The Secret Meaning Behind the Numbers On Your Egg Carton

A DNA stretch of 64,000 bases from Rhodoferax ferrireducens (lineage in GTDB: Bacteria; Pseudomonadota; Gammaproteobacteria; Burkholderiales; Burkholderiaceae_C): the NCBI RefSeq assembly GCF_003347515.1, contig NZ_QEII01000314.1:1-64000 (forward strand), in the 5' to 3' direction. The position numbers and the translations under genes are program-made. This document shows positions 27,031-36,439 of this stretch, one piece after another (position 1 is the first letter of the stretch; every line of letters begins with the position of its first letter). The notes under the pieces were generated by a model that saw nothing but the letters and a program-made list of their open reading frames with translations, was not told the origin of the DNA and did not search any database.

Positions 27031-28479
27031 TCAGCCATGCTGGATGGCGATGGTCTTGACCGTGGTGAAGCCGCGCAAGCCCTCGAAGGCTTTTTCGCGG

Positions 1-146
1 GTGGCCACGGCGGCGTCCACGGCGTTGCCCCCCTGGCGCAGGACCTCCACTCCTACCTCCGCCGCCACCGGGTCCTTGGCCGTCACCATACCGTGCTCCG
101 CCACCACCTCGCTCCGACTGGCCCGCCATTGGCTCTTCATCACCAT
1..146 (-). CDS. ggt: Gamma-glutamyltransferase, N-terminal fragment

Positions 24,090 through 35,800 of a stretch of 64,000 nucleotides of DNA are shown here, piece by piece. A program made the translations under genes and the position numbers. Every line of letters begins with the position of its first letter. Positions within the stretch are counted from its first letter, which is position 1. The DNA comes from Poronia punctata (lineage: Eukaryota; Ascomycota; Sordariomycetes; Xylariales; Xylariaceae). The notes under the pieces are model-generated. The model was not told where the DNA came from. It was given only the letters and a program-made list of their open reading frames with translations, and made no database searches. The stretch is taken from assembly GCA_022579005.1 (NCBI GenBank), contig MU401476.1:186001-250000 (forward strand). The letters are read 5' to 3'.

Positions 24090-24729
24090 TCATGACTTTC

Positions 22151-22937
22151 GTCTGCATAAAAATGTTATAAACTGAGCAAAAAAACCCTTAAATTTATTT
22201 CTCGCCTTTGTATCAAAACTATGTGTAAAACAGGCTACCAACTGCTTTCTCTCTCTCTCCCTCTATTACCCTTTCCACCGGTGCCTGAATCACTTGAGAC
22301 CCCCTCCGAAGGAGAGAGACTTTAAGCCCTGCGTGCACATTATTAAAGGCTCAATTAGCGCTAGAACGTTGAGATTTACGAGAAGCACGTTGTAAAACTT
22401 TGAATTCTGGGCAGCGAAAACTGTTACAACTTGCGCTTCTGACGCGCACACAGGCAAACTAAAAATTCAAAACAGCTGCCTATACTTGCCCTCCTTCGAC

An egg carton’s expiration date isn’t as reliable as it seems. On the side of the carton, right by or below the “sell by” date, you’ll see a 3-digit code. That’s the Julian date, your fail-safe guide to fresh eggs. Ranging from 001 to 365, the Julian date represents the day the eggs were packaged. Each code corresponds to a day in the year, so 001 would be January 1 and 365 would represent December 31. Once the eggs are packaged, they’ll keep in your refrigerator for 4-5 weeks. According to the USDA, eggs can be sold for up to 30 days after they were packaged. So, even if they’re in stock and not expired, they might be weeks old. It’s obvious newly packaged eggs taste better, but an egg’s quality can significantly deteriorate over time. As an egg ages, it loses moisture and carbon dioxide, making the whites thinner and the yolk more susceptible to breaking. When you eat old, expired eggs, your risk of getting a foodborne illness from them increases. As for the code starting with a “P” right next to the Julian date, that’s the plant code. That represents where the eggs were packaged, and if there’s ever an egg recall, the plant code will determine whether your carton is included. When buying eggs, the general rule of thumb to follow is: If you’re buying eggs in early to mid-January, look for lower numbers (015 will be fresher than 364). If you’re buying eggs later in the year, look for the highest number possible.